by Paul O. Williams
From the author’s book, The Nick of Time: Essays on Haiku Aesthetics, Foster City, California: Press Here, 2001, edited by Lee Gurga and Michael Dylan Welch. This essay was originally published in Woodnotes #2, Summer 1989. See the Press Here page for this book. See also “Tontoism in American Haiku” (the 1975 essay referred to the first sentence), “Loafing Alertly: Observation and Haiku,” “A Pre-Electronic View of the World,” and the book’s introduction. +
Some years ago I published a small article in Dragonfly on what a friend and I called Tontoism in American haiku. It seemed to us that a number of haiku we had been reading sounded like Tonto conversing with the Lone Ranger. Articles were missing where they normally would be in idiomatic English. The result sounded stilted and at times vaguely campy.
“Old man / digs potatoes / in rain” might be an example. It takes little effort to give the scene particularity.
again the old man
digs supper potatoes
in the rain
Looked at slightly differently, it might become
the old man
digging his potatoes
in a cold rain
or some other version of the perception. One friend, who has a strict sense of haiku, would maintain about the preceding two examples, I think, that the essential haiku is the first one, and the additions to it are unnecessary and potentially intrusive to the original moment. Because haiku is such a minimal form, such considerations ought to be thought about carefully.
In the second version, the addition of “again the” suggests that the poet has seen a particular old man dig in the rain more than once, that perhaps the man is a neighbor who can be watched at his chores. Either he is very concerned that his potatoes are fresh from the earth, or some other condition, such as illness or failure to plan ahead, has forced him out into the muck and rain to dig before eating.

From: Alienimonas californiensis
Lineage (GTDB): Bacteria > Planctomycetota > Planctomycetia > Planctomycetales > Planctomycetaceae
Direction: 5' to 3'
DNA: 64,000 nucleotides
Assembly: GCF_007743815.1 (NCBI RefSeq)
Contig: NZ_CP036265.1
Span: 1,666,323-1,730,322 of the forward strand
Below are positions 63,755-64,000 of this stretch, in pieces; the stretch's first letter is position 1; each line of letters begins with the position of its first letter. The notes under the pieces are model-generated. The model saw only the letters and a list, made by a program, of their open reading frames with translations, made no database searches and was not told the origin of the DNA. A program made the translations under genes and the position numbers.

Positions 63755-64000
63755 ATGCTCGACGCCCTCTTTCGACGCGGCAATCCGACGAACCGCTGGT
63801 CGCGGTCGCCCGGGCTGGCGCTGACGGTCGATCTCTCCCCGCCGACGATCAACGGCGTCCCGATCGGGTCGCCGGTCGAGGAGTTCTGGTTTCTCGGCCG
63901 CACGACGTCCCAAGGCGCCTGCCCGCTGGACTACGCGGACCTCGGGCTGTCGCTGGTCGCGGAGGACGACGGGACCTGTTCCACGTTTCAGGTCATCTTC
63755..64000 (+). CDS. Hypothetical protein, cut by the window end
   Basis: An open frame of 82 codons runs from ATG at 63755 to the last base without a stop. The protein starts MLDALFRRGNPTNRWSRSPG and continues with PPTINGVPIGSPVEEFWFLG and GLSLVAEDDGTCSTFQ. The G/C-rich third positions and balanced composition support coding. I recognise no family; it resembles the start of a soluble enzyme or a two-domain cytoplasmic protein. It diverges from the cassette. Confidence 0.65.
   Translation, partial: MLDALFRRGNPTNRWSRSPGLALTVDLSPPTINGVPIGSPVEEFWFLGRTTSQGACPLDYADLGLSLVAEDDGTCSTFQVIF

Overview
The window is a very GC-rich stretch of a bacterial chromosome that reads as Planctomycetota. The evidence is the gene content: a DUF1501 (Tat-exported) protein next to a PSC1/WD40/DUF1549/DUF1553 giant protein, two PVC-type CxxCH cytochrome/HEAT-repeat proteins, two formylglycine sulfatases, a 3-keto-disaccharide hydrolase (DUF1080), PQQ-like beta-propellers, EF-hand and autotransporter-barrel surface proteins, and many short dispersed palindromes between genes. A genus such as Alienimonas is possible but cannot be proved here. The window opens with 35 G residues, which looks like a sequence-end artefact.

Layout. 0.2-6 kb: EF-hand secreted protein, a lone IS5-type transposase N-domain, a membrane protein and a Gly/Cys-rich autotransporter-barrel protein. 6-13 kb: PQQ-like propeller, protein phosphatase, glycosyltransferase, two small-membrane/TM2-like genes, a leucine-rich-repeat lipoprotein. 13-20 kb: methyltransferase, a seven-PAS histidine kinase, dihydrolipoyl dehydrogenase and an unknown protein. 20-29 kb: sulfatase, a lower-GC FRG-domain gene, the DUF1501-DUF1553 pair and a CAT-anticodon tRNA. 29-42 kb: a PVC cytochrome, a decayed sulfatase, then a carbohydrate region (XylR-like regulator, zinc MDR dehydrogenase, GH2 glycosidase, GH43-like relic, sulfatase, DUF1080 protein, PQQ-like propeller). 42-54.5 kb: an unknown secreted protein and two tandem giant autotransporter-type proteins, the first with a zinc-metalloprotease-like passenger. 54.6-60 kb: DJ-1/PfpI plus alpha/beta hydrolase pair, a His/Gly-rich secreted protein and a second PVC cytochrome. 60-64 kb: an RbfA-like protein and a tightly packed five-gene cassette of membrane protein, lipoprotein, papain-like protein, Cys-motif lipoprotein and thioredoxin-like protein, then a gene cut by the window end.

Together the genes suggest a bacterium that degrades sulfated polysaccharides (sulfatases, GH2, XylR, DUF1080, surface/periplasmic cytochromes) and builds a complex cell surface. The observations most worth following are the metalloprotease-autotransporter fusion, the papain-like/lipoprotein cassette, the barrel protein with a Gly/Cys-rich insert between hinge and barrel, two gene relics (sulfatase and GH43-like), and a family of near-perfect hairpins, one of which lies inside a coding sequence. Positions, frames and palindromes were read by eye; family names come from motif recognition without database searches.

Similarly, the use of “the” in the third version suggests a particular old man, perhaps a neighbor, whereas “an” would propose any old man, even one seen for the first time by a poet driving by. The article clearly shifts the perception. And would it be going too far to suggest that “the cold rain” seems colder than “a cold rain”? Somehow it seems to put the poet out into the rain, or just in from it.
My strict haiku friend might well hold that a haiku ought to concern itself basically with what one might call “old manness,” rather than a particular old man, and that the basic haiku would allow us to build the poem according to our own perceptions. Perhaps some might conceive of an often drunk old man who finally realized that if he wanted to eat that night, he had better get out and dig some potatoes, rain or not. Another reader might conceive of a wholly different scene:
the old man digs potatoes
in a cold rain
In addition, the basic Tontoistic haiku might leave the reader as cold as the rain. It might well be a “so what?” haiku. Is it so bad, one might ask, to sharpen the perception, perhaps giving it direction and poignancy, humor, or some other emotion?
Articles are not simply empty signals in English, but serve, as the these examples show, to shift perceptions significantly and economically. Furthermore, if it is desirable to write haiku that flow naturally, in syntax that does not call attention to itself as odd, articles are often necessary.
This is not to say that articles are all wonderful in haiku, of course. A poem can be overwhelmed by them. “The old man / carrying the basket / in the rain” plainly needs further work. Nor do I maintain that there is no room for minimalist haiku such as we often see effectively written. About it one might say that natural, idiomatic English has plenty of expressions that need no articles:
One might also say that for many haiku poets, minimalism is the way they see and voice the form, and they have found ways to make it sound natural and not Tontoistic.
But one also sees published haiku that use or omit articles without regard to idiom or any other apparent principle:
in the rain
If “the rain,” why not “the old man?” or if “old man,” which is unnatural in English, why not “in rain,” which is not unnatural in English? I feel able to castigate this haiku, having written it, but one needn’t look far in current magazines to find examples one might well question oneself.
Surely there will be disagreement on this question of articles in haiku, but it is my feeling that it needs to be thought about much more carefully than is typically being done today.